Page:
Biosci. Biotech. Res. Comm. 8(2):
Genetic diversity in genotypes of garlic (Allium sativum L.) for growth, yield and its attributing traits
Gaurav Singh, D.P. Mishra, Vimlesh Kumar*, V.P Pandey and Somvir Singh
Department of Vegetable Science, Narendra Deva University of Agriculture & Technology, Kumarganj
The present investigation was carried out at Main Experiment Station, Department of Vegetable Science, Narendra Deva University of Agriculture and Technology, Narendra Nagar (Kumarganj), Faizabad (U.P.) India during rabi 2013-
14.The study comprised thirty !ve genotypes evaluated for growth and yield component. The mean squares due to genotypes were highly signi!cant for all the characters. The higher magnitude of coef!cient of variation at pheno- typic as well as genotypic levels observed for diameter of bulb, length of clove, bulb yield per plant and number of cloves per bulb, suggesting additive gene action. Moderate coef!cient of variation at phenotypic as well as genotypic level observed in case of plant height, length of leaf and neck thickness. High heritability coupled with high genetic advance as per cent of mean was observed for diameter of bulb and bulb yield per plant. This indicates that these traits were less in"uenced by environment.
KEY WORDS: PHENOTYPIC COEFFICIENT OF VARIATION, GENOTYPIC COEFFICIENT OF VARIATION, HERITABILITY, GENETIC ADVANCE, GARLIC
Gaurav Singh et al.
serum cholesterol which is responsible for heart attack. Its preparations are administrated as a cure against some long and linguine stomach disease and sore eyes and cough. Its juice is also used as a medicine in some skin diseases.The garlic is carminative, gastric stimulant, aids in digestion and absorption of food. It is also given in "atulence. The inhalation of garlic oil or garlic juice has generally been recommended in case of pulmonary tuber- culosis, rheumatism, sterility, impotency, cough and red eyes. The garlic bulb contains cysteine compounds which undergo a rapid enzymatic and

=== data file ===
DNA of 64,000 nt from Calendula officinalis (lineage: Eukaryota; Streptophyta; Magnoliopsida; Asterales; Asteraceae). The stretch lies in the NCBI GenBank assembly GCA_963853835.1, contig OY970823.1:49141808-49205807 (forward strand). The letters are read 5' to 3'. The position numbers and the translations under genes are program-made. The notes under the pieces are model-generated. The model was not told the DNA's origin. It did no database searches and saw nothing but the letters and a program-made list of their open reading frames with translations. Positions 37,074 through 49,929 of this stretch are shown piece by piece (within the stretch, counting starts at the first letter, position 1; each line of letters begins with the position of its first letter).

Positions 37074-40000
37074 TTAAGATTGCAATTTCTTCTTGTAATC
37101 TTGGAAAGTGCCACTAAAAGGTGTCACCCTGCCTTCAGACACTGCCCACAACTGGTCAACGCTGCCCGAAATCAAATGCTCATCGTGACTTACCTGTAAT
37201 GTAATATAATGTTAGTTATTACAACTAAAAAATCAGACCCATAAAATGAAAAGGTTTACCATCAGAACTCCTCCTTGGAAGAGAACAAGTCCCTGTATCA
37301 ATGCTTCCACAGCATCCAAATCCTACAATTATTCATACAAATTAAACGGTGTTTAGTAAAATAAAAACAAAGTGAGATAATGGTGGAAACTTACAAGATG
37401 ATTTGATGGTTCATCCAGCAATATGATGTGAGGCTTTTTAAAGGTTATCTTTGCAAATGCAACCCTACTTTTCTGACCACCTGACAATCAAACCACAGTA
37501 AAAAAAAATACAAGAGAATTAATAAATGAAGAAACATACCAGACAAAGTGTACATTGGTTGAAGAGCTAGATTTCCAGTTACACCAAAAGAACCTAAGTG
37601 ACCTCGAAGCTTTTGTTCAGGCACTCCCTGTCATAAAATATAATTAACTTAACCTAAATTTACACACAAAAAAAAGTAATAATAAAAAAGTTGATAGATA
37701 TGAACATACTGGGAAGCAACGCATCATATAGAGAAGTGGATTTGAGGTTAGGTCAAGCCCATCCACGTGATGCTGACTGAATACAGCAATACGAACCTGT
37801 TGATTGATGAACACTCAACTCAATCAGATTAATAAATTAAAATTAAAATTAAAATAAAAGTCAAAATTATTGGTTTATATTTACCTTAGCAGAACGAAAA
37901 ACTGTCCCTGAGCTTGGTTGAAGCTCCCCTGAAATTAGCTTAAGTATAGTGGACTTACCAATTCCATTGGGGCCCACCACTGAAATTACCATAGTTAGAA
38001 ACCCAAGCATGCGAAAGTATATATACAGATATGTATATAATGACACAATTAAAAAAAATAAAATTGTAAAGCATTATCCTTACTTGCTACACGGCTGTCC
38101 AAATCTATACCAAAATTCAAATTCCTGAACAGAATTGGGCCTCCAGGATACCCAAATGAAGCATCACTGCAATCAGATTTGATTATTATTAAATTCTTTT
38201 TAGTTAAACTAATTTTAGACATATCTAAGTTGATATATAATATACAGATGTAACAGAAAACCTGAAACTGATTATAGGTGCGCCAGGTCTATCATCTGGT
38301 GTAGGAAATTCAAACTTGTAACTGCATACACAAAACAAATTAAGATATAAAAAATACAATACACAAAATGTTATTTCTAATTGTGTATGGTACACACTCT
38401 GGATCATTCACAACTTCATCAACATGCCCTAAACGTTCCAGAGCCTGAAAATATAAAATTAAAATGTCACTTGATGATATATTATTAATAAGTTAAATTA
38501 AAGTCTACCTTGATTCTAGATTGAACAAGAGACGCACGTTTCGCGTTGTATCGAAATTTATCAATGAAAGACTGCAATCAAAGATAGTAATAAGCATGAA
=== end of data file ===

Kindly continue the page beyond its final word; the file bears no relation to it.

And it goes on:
MATERIALS AND METHODS
The experiment !eld had sandy loam, slightly alka- line (pH 8.0) soil, low in organic carbon and nitrogen, medium in phosphorus and potassium. The mechanical composition of soil constituted 64.4 per cent sand, 27.8 per cent silt and 11.3 per cent clay. Experiment was laid out in a randomized block design with three replications. Data were recorded on characters viz., plant height (cm),
number of leaves per plant, length of leaf (cm), width of leaf (cm), neck thickness of bulb (cm), diameter of bulb (cm), bulb Yield per plant (g), number of cloves per bulb, weight of clove (g), length of clove (cm.), diameter of clove (cm), and T.S.S (%). Five plants were randomly selected in each plot for recording the observations. These plants were tagged from 1 to 5. The average value of !ve plants for each character was used for statistical analysis. The analysis of variance for Randomized Block Design was carried out following: Panse and Sukhatme (1967). The coef!cients of variation for different charac- ters were calculated as suggested by Burton and de Vane (1953). Heritability in broad sense (h2bs) was calculated by the following formula suggested by Hanson et al. (1956).